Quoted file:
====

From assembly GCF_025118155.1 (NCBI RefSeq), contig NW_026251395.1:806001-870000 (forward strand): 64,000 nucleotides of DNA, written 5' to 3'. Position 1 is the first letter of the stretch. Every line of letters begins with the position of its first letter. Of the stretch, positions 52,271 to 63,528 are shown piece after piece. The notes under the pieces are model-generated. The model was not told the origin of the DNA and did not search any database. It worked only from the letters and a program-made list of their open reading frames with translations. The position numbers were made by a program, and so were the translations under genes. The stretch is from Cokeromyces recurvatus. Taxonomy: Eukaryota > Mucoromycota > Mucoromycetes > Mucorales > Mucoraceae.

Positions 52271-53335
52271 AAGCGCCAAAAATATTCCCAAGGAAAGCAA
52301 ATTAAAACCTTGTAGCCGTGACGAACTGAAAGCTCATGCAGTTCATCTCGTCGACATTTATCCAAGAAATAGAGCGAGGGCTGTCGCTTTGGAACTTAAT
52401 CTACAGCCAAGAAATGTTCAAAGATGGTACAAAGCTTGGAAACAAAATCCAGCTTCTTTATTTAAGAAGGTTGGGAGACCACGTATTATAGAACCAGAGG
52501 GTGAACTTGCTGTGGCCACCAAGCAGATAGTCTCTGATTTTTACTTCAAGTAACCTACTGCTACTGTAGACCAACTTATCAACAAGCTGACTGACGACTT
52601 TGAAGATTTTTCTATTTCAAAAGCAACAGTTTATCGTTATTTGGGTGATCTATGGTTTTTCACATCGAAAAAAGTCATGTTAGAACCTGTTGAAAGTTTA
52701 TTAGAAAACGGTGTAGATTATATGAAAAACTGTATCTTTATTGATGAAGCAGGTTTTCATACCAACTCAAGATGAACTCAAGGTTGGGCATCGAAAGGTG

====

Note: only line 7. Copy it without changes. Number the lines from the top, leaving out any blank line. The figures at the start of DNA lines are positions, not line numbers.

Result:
52601 TGAAGATTTTTCTATTTCAAAAGCAACAGTTTATCGTTATTTGGGTGATCTATGGTTTTTCACATCGAAAAAAGTCATGTTAGAACCTGTTGAAAGTTTA